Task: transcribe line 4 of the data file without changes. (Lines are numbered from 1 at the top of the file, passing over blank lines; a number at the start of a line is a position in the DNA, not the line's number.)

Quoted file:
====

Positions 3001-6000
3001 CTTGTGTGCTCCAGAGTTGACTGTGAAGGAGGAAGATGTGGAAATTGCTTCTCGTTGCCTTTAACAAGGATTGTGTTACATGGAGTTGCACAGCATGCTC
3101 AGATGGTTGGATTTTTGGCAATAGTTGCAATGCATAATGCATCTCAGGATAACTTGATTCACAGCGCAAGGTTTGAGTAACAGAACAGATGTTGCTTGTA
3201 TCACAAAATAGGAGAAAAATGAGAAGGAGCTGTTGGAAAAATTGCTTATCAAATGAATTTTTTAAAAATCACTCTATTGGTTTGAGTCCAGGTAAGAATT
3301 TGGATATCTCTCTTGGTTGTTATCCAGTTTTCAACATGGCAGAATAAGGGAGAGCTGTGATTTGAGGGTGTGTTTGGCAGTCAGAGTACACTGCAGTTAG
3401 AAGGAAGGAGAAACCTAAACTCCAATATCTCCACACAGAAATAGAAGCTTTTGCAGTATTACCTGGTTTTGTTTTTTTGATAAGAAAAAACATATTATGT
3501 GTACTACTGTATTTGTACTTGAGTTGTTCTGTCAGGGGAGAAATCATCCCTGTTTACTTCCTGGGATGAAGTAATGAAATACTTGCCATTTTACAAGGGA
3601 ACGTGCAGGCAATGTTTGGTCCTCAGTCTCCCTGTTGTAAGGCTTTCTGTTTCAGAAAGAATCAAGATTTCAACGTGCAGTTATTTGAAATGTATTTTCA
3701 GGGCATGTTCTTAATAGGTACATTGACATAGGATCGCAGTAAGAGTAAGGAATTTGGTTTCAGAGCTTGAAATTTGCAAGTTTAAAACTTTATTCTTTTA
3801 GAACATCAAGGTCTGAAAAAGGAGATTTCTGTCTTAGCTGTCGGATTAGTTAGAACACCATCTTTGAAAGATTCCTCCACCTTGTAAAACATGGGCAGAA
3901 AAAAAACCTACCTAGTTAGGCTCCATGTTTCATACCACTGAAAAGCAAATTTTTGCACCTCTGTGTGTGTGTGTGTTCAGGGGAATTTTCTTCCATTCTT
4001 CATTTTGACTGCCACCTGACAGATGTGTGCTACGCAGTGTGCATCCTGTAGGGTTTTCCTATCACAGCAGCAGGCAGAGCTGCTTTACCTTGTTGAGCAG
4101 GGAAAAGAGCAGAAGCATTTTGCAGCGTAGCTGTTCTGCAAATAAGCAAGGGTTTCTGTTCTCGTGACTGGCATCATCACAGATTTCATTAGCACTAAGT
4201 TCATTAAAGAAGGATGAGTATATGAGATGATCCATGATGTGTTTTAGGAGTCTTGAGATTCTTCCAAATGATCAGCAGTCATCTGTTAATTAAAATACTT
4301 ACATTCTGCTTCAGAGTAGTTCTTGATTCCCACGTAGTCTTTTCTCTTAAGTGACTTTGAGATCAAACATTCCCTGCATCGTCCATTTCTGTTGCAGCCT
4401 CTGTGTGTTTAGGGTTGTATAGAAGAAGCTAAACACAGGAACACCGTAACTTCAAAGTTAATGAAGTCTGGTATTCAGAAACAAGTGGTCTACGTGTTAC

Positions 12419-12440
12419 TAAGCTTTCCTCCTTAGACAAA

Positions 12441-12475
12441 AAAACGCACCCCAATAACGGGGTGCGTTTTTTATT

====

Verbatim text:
3201 TCACAAAATAGGAGAAAAATGAGAAGGAGCTGTTGGAAAAATTGCTTATCAAATGAATTTTTTAAAAATCACTCTATTGGTTTGAGTCCAGGTAAGAATT